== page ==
The previous night, Griselda made their first late-night television appearance to perform Dr Birds, from their 2019 major label debut WWCD, on The Tonight Show. Holding a vinyl copy of the album (the cover is a photograph of an elderly woman called Claire – an infamously aggressive street character from Buffalo), Jimmy Fallon introduced the group as their ominous instrumental began playing.
Dr Birds, like much of the Griselda catalogue, is raw and rugged – loose enough to sound like it could topple over at any second, but propelled by the robust charisma of its rappers. It brings together dusty boom-bap production, shady coke raps, modern art references, vivid descriptions of violence and the ear-splitting, machine gun-imitating ad-libs that have become the Griselda signature.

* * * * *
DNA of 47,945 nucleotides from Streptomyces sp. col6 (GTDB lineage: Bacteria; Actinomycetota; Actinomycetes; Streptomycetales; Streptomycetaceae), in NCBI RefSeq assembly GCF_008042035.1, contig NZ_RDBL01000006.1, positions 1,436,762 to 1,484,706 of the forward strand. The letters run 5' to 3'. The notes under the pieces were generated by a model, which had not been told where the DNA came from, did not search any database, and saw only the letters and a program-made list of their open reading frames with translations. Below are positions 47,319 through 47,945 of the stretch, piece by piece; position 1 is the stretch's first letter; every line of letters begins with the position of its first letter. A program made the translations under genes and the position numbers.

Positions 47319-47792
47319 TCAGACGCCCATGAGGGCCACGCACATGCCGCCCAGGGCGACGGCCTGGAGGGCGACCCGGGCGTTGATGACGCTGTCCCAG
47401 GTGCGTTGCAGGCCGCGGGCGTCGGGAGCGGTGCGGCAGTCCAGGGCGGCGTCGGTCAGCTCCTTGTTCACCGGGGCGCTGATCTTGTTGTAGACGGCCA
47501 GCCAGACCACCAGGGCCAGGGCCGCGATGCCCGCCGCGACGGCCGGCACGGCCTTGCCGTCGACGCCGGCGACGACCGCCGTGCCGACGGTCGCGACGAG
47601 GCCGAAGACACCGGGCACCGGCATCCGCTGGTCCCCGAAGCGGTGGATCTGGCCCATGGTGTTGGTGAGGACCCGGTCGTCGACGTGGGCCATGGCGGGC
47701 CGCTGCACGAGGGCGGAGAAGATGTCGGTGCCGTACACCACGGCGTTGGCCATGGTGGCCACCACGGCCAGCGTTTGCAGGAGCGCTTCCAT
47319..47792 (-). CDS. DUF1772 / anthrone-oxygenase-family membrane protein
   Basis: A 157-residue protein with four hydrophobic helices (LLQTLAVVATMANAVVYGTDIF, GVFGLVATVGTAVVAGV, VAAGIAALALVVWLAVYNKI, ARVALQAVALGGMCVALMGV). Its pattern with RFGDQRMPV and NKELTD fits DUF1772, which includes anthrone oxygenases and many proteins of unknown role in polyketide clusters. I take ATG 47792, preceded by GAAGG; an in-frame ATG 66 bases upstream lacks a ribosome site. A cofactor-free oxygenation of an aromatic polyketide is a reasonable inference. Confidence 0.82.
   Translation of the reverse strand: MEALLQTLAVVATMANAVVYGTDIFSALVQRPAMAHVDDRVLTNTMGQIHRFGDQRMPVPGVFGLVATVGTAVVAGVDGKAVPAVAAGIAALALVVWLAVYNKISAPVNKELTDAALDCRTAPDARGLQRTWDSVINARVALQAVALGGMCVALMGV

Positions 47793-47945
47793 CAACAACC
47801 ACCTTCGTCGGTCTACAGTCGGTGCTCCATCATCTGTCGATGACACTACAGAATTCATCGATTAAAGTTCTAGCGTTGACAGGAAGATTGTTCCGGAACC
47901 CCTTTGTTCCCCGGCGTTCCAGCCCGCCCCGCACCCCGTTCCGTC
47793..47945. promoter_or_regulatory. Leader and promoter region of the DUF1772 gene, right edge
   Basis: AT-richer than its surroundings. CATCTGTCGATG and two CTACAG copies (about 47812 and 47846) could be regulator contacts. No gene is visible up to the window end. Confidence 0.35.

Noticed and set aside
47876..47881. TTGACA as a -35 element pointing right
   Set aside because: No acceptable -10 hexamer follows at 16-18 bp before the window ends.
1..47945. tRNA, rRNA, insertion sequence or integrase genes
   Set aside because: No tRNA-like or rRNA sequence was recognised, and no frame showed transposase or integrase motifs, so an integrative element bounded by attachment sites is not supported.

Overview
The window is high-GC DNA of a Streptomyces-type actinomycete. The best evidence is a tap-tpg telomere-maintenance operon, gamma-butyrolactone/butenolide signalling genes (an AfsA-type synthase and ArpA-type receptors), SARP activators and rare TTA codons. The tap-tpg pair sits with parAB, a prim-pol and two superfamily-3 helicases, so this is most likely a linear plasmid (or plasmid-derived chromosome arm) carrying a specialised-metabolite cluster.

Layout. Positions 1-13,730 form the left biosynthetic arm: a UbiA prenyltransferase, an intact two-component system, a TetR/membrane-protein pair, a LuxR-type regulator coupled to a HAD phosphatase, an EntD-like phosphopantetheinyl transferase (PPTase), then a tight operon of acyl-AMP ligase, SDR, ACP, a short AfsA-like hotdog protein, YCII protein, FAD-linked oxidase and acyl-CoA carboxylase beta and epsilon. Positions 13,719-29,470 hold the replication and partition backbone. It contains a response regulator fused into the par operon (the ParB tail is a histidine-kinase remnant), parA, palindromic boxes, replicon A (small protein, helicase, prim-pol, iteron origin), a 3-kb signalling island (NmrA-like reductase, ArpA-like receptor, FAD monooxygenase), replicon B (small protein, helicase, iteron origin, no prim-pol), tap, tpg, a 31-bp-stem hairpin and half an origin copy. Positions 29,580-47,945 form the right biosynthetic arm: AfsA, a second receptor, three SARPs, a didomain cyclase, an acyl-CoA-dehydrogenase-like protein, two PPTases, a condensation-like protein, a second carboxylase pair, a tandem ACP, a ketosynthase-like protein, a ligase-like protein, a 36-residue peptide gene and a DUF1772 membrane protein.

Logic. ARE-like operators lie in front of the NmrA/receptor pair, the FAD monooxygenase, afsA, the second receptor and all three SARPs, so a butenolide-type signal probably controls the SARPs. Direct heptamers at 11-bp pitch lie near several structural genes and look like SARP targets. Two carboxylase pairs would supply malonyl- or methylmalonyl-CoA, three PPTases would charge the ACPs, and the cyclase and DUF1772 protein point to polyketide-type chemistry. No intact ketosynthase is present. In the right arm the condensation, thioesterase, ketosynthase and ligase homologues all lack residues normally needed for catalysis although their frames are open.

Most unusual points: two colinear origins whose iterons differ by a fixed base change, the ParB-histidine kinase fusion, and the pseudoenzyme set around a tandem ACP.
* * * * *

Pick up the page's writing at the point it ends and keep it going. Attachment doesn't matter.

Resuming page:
“That was big for the city, for the community,” Conway says of the Tonight Show performance. He’s wearing a bright-yellow Off-White coat and sitting on a leather couch in the marble lobby of a Times Square hotel. “I got off the stage, and I’m getting jail calls.”
Buffalo, which is 393 miles north-west of New York City, is known more for its urban decay than its rap history. It’s a Rust Belt city that’s been largely forgotten by the outside world. In the absence of any local rap legends to look up to, Gunn, his brother Conway and their cousin Benny created their own blueprint – one that took nearly two decades to come fully to fruition.